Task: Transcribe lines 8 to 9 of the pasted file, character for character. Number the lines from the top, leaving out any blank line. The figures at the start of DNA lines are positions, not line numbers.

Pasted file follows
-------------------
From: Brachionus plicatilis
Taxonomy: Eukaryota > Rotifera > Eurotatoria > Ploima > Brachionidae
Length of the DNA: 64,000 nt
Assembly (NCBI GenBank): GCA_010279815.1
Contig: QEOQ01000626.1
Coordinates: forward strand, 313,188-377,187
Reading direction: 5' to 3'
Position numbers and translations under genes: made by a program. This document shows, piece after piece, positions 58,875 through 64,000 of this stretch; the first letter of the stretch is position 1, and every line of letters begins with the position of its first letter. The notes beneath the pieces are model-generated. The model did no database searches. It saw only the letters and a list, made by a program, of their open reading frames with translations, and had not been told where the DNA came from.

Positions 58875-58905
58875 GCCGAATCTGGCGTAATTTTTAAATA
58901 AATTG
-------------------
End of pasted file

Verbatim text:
Position numbers and translations under genes: made by a program. This document shows, piece after piece, positions 58,875 through 64,000 of this stretch; the first letter of the stretch is position 1, and every line of letters begins with the position of its first letter. The notes beneath the pieces are model-generated. The model did no database searches. It saw only the letters and a list, made by a program, of their open reading frames with translations, and had not been told where the DNA came from.

Positions 58875-58905